“If mankind ultimately burns about 2000 Gton C (this is about the business-as-usual forecast for the coming century), then it looks as though climate will avoid glaciation in 50 millennia as well, waiting until the next period of cold summers 130 millennia from now.”
    So, a Long Thaw from the last Ice Age, no matter what.

    Archer, D.: The Long Thaw: How Humans Are Changing the Next 100,000 Years of Earth's Climate.
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  6. #21916
    owedtojoy owedtojoy is offline
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    Climate science & evidence deniers are not into daft anti-semitic theories, are they ?

    Apparently, well, some are.

    Toxic legacies: Malcolm Roberts, his CSIROh! report and the anti-Semitic roots of the “international bankers” conspiracy theory | Watching the Deniers
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  7. #21917
    owedtojoy owedtojoy is offline
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    Quote Originally Posted by owedtojoy View Post
    Tamino (once again) shows that you cannot reject the null hypothesis of a 0.15C/ decade warming rate for the last 15 years.



    He demonstrates a non-parametric method of estimating the trend.

    Theil-Sen | Open Mind
    Looking at the Tamino chart you can see that, while global warming continues, the warming rate has apparently slowed in the last few years. The long-term rate may not change, but a short-term fluctuation is certainly possible.

    Some scientists are putting forward dust and aerosols from small volcanoes as the reason, and not industrial pollution from China and India, as a rival theory suggests.

    A team led by the University of Colorado Boulder looking for clues about why Earth did not warm as much as scientists expected between 2000 and 2010 now thinks the culprits are hiding in plain sight -- dozens of volcanoes spewing sulfur dioxide. The study results essentially exonerate Asia, including India and China, two countries that are estimated to have increased their industrial sulfur dioxide emissions by about 60 percent from 2000 to 2010 through coal burning, said lead study author Ryan Neely, who led the research as part of his CU-Boulder doctoral thesis. Small amounts of sulfur dioxide emissions from Earth's surface eventually rise 12 to 20 miles into the stratospheric aerosol layer of the atmosphere, where chemical reactions create sulfuric acid and water particles that reflect sunlight back to space, cooling the planet.
    Volcanic aerosols, not pollutants, tamped down recent Earth warming, says CU-Boulder study | e! Science News
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  8. #21918
    Steve Case Steve Case is offline
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    Quote Originally Posted by owedtojoy View Post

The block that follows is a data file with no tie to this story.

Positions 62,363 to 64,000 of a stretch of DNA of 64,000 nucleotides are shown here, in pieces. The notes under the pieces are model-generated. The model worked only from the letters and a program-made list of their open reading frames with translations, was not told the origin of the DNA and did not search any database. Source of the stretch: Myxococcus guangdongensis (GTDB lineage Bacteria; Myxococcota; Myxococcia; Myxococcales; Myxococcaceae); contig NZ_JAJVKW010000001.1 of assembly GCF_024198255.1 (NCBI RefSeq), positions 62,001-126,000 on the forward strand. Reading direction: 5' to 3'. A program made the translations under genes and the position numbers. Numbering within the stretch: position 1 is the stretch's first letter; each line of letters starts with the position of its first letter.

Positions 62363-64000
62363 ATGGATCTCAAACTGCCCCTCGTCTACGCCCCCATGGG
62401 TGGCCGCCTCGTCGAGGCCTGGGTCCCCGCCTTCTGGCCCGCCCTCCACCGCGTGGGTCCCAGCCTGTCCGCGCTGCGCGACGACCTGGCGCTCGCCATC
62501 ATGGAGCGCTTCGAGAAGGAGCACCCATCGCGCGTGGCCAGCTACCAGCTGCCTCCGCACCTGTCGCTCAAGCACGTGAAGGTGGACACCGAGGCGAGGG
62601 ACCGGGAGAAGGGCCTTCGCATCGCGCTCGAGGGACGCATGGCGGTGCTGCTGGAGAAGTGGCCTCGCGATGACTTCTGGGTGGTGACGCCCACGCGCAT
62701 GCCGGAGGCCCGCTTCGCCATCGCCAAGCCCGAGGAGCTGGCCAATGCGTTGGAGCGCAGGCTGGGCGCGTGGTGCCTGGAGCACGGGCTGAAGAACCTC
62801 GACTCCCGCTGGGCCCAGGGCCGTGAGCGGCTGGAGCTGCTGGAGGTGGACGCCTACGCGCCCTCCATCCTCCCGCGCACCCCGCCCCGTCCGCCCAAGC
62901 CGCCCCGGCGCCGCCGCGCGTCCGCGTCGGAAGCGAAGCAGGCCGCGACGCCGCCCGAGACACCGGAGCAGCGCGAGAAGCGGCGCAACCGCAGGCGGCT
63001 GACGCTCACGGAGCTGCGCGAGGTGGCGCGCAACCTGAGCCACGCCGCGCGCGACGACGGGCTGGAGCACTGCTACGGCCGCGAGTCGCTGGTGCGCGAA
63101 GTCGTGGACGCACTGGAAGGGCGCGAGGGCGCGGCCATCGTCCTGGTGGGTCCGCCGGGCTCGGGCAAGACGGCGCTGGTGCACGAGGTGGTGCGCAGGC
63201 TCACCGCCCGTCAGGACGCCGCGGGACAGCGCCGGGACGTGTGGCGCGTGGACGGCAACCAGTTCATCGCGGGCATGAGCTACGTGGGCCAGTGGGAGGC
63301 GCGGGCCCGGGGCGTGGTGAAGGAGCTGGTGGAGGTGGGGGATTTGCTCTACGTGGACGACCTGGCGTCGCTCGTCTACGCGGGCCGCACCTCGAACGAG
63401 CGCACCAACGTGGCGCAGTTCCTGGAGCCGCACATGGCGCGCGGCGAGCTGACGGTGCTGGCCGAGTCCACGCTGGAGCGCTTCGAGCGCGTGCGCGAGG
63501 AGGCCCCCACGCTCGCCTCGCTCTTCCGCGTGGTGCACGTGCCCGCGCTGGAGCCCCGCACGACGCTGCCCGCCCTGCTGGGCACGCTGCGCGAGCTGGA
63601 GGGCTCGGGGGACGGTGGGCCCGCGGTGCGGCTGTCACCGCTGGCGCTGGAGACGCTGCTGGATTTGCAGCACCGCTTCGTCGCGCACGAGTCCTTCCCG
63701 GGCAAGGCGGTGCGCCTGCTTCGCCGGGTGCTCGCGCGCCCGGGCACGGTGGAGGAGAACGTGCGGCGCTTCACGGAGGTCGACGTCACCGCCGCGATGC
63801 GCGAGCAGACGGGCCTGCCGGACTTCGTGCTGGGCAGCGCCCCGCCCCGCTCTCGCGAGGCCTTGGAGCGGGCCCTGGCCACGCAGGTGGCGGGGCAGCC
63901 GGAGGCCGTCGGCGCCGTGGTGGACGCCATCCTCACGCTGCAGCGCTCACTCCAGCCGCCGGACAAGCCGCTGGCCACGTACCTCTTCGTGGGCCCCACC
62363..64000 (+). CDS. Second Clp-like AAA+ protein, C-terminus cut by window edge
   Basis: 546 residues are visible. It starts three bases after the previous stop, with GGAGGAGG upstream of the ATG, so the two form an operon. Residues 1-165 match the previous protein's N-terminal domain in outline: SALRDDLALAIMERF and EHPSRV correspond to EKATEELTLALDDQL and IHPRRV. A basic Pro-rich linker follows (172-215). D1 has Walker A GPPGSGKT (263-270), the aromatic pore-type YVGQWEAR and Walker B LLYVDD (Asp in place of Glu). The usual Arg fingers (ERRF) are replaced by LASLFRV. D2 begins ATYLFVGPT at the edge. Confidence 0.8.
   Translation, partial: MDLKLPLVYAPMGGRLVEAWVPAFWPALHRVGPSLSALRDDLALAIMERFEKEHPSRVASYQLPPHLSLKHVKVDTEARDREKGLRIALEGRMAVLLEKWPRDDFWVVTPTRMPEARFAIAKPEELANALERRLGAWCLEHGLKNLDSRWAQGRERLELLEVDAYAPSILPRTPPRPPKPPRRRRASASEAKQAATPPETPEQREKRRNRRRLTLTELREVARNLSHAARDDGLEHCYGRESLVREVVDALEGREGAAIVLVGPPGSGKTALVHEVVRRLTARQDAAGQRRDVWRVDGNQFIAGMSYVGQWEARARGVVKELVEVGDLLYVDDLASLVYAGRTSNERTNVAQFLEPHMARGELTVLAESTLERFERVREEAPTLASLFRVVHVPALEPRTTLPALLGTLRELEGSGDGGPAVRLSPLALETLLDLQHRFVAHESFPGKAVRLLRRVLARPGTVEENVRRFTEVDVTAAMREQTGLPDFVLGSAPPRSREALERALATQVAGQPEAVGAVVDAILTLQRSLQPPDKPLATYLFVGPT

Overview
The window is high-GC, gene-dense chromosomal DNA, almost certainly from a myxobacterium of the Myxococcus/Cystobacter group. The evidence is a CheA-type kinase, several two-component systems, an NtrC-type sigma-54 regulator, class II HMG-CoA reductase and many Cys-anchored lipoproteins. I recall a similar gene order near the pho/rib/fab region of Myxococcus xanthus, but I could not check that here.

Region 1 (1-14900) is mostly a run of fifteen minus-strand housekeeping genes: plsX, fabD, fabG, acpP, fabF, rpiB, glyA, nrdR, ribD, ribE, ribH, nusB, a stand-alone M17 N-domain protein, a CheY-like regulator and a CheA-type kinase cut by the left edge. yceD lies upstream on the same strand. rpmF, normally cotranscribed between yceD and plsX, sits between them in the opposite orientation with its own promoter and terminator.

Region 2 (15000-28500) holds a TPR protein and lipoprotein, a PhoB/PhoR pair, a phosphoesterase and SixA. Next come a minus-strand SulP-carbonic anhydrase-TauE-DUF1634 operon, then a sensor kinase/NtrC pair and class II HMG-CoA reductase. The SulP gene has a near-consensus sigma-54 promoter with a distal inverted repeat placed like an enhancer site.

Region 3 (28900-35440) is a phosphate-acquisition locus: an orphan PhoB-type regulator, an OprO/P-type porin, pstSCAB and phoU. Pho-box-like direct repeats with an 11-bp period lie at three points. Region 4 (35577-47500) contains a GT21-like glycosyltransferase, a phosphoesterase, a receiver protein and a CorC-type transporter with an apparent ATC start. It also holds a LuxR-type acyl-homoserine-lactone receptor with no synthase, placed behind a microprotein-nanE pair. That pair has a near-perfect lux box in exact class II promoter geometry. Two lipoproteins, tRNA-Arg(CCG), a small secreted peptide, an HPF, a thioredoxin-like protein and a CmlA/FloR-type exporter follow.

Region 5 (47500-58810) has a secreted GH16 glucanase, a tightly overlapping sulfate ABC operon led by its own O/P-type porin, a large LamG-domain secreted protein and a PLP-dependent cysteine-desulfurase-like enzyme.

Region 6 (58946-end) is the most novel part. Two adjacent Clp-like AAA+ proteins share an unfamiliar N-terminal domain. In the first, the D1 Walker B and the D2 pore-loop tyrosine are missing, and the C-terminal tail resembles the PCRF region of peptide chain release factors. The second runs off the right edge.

Looking at the Tamino chart you can see that, while global warming
    continues, the warming rate has apparently slowed in the last few years.
    The long-term rate may not change, but a short-term fluctuation is
    certainly possible.

    Some scientists are putting forward dust and aerosols from small
    volcanoes as the reason, and not industrial pollution from China
    and India, as a rival theory suggests.

    Volcanic aerosols, not pollutants, tamped down recent Earth warming, says CU-Boulder study | e! Science News
    How does this argument go? Oh yes, "There's been no warming since 1995"
    or something like that. Well. since 1850 temperatures have trended up about
    3/4 degree Celsius and the current temperature is above that trend line.

    Did you really need me to make the argument for you?
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  9. #21919
    Mossy Heneberry Mossy Heneberry is offline
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    Quote Originally Posted by owedtojoy View Post
    When will this Interglacial end? + The "In the 1970s they feared an Ice Age" Myth.



    1970s cooling, again Stoat

    Comment from John Mashey



    The natural course of things is that Milkovitch Cycle that triggered the end of the Ice Age fizzles out, the CO2 released then and at the start of the interglacial starts slowly being absorbed by the sea and by rock weathering, causing the global climate to cool over a few millennia.

    By releasing Gigatonnes of man-generated CO2 into the atmosphere, we have disrupted this cycle, and the next major glacial cycle is postponed, perhaps for a long time. Some CO2 might have been ok, but this time we may have overdone it, unless we put the brakes on in time.[
    What will exactly happen if we don't put the breaks on in time?
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  10. #21920
    Trainwreck Trainwreck is offline

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    Quote Originally Posted by owedtojoy View Post
    Looking at the Tamino chart you can see that, while global warming continues, the warming rate has apparently slowed in the last few years. The long-term rate may not change, but a short-term fluctuation is certainly possible.

    Some scientists are putting forward dust and aerosols from small volcanoes as the reason, and not industrial pollution from China and India, as a rival theory suggests.



    Volcanic aerosols, not pollutants, tamped down recent Earth warming, says CU-Boulder study | e! Science News
    That very noble. These dedicated climate scientists seeking out the flaws in their theory that is patently evident because the observations don't fit the model. But strangely amidst this great truth seeking they insist that two things in particular are written in stone:

    The cause is definitely not an overly extreme assumption for temperature sensitivity to CO2.

    It is still a certainty we will get dangerous warming.

    Check out a blog from one of the more reputable climate scientists on this from a couple of years back. A gentle mocking of her colleagues who would make a pretence of claiming to want to solve the problem of the failing theory and why the observations increasingly seem to disprove it.

    Candid comments from global warming scientists | Climate Etc.